The Bling Ring (2013) could be an easy movie to make and an easy review to write. Is it all about the degradation of society? I subscribe to the idea that people are and have always been roughly the same. We have not evolved in our brains. On one side, the adoration and copying of celebrities, this is not new. Theft of things for which the thieves have little need or deep desire is not new. Absentee parents that are either too self-involved or to distant to see their children’s problems. Put them together with access to information and celebrities with more money than sense and you’ve got yourself a Bling Ring.
Marc (Israel Broussard) has had some trouble at school, but he’s got another shot at the “drop out school.” There he quickly meets Rebecca (Katie Chang) who has curious habits when it comes to other people’s things. She takes them without batting an eye. But she becomes his closest friend. They go to the clubs, do drugs, and generally have a “good time” sometimes with Chloe (Claire Julien), another student at the school. At the club, he meets Nicki (Emma Watson) and her adopted-ish friend/sister Sam (Taissa Farmiga). They’re homeschooled by their mother Laurie (Leslie Mann) who teaches them (and her youngest daughter Emily (Georgia Rock)) according to the Law of Attraction as described in The Secret. One day, reading the celebrity blogs, Marc mentions that Paris Hilton is throwing a party in Las Vegas. Rebecca asks where Paris lives and, click, click, click, Marc tells her. Thus begins their journey through other peoples’ homes, stealing their stuff and taking selfies with their ill-gotten treasure.
The movie is not overly plot driven. For Sofia Coppola, it’s positively kinetic, but for most movies, it’s slowly paced and disjointed. At the same time, I didn’t see this as a movie “about something”. If it is, then it’s a waste from the start. This is vacuousness on an epic scale. The reflection of a reflection. One character says “I want to be a leader, someone people notice.” If Coppola thinks this is a revelation, then she should watch Badlands (1973) and sit quietly for a moment. But where Badlands is about a nut, The Bling Ring considers the normality of this nuttiness. Where it required a psychotic break to do what Kit did, you just need to be very stupid to do what the Ring did–and there’s plenty of stupid to go around.
The stupidity belongs both to the thieves and the victims who leave their doors unlocked and occasionally have security cameras. The news said they stole $3 million worth in clothes and accessories. Did they miss it or did they notice only when they saw the security tape? That doesn’t justify the theft, but it does suggest they have too much stuff. Dozens of purses, expensive shoes, jewelry, and the like clutter enormous closets, packed to the rafters with cool. I want Chanel, Louis Vuitton, Rolex, Alex McQueen, what does it mean? I’ll accept that there is some value in the brand relating to a team of designers that have a particular style that is aesthetically distinguishable, but it’s pretty obvious that the Ring isn’t making aesthetic decisions.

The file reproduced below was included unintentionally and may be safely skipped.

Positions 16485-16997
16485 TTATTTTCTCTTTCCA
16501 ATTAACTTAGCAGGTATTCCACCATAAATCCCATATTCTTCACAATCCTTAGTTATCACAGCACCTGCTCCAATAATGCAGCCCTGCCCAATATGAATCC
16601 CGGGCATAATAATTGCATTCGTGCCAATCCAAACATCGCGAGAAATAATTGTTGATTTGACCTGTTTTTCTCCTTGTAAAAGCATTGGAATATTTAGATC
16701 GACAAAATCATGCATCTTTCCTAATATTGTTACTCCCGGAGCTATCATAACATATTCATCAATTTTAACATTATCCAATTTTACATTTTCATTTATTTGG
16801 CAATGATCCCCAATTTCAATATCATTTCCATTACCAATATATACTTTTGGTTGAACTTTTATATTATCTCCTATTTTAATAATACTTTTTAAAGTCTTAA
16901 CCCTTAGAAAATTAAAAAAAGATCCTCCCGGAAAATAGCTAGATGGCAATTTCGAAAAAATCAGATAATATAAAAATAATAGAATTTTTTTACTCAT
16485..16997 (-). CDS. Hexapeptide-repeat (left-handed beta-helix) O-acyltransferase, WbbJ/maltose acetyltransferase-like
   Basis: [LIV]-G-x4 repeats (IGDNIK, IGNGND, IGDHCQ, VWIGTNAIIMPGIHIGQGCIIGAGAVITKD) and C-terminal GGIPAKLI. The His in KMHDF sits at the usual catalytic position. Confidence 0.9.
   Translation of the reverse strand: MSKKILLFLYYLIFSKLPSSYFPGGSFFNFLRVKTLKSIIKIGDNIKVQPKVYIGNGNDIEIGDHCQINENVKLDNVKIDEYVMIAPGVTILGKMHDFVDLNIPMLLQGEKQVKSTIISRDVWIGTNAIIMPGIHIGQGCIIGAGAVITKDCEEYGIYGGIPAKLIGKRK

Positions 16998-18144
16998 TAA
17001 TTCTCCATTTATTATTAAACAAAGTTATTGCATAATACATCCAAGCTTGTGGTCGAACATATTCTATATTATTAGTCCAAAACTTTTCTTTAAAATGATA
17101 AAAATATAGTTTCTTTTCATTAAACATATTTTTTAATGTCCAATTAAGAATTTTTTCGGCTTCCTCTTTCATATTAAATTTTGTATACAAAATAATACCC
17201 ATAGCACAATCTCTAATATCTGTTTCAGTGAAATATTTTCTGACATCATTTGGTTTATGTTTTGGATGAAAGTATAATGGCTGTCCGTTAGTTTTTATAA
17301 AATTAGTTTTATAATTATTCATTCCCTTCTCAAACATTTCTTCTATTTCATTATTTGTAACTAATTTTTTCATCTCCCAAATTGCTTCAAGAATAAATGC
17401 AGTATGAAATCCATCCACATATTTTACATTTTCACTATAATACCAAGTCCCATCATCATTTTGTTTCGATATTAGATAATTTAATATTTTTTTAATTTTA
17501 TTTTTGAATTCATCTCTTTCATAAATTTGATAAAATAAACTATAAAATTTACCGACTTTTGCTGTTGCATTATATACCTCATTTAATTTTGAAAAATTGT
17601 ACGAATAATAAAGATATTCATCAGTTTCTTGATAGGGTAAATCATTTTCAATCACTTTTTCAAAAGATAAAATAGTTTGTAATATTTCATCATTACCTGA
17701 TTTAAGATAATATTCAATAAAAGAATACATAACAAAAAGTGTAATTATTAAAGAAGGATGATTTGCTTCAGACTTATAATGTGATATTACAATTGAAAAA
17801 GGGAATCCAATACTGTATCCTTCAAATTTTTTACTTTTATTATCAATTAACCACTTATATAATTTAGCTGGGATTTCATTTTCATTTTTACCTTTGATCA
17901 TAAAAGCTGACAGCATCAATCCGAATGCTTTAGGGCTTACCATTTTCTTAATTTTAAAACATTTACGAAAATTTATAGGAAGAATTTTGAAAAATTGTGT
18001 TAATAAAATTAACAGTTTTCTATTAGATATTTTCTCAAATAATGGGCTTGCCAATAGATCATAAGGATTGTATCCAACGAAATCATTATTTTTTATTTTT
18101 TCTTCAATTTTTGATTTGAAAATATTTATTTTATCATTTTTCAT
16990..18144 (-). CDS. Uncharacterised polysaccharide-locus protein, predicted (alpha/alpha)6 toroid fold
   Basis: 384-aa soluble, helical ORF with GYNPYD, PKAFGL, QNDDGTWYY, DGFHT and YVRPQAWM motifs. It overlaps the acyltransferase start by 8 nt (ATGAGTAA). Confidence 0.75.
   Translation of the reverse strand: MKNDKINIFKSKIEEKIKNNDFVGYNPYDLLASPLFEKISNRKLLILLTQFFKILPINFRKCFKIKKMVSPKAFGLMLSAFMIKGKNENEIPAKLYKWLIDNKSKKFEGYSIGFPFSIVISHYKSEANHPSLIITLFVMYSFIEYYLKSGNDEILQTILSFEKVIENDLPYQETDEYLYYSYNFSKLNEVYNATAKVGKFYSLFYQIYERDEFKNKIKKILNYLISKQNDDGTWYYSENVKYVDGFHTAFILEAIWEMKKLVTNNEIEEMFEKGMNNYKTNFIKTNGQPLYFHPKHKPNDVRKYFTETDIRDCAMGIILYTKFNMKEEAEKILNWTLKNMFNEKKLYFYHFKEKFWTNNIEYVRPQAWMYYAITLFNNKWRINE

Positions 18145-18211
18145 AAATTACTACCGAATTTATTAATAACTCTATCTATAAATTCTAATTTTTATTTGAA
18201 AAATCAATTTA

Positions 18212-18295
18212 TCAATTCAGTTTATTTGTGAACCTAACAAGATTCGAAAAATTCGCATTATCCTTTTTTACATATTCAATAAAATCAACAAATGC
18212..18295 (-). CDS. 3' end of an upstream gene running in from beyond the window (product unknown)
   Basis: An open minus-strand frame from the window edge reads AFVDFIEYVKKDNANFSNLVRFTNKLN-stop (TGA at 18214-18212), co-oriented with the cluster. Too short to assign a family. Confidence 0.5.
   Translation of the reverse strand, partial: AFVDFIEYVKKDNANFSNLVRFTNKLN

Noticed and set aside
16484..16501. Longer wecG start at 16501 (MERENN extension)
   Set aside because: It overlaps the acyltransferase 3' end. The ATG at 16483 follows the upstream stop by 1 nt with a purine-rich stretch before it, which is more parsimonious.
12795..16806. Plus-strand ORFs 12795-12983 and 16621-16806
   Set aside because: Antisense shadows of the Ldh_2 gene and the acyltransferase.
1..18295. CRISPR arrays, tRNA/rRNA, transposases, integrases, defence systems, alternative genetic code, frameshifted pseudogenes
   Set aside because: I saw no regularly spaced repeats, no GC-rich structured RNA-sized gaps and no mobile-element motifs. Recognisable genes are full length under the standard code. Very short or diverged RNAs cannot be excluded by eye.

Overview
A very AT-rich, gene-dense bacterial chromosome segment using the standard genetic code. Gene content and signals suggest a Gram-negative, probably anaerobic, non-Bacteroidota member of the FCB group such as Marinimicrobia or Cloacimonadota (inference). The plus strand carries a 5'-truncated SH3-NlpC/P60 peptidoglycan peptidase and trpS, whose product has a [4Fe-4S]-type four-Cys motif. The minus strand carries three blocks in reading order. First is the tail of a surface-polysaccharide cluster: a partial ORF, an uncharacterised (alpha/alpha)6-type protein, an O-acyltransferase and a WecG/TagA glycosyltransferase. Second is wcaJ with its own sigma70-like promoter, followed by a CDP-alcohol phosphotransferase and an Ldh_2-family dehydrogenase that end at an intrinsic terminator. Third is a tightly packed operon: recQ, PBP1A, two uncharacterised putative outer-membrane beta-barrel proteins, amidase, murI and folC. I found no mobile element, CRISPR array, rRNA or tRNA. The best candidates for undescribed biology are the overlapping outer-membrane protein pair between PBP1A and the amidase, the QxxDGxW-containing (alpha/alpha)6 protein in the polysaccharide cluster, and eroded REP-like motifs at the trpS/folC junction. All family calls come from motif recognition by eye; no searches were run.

This is why I am so ambivalent about the movie. Let’s compare The Bling Ring with Spring Breakers (2012). I didn’t come into Spring Breakers with a full understanding of their character, but The Bling Ring taps into my existing distaste with the OK, Teen Beat, People Magazine culture. I understand wanting to be famous, not having the talent to be famous authentically, and their seeing Paris Hilton and Lindsay Lohan as logical role models. [I mention Lohan not to disparage her acting or singing talents, but because her fame has less to do with Mean Girls (2004) than DUIs.] Coppola’s screenplay just gives us these characters doing their normal thing. There is no Whit Stillman manner or Paul Thomas Anderson incisiveness to be had. The characters make highly revealing comments, but the revelations were made in the first ten minutes of the movie. Wait, you mean their selfish!?
Not even the uniformly excellent performances could save the movie. They embodied their characters perfectly, but they were exactly what I thought they were. The best you can get out of the movie is an unadulterated kick of self-righteousness. You get to judge these young people just like they unjustifiably judge the celebrities they steal from. At least these kids idolize the celebrities.
I guess I didn’t like it.
Rated R because they drink, do a crazy amount and variety of drugs, swear, and, of course, steal things from people. Oh, and it’s a true story.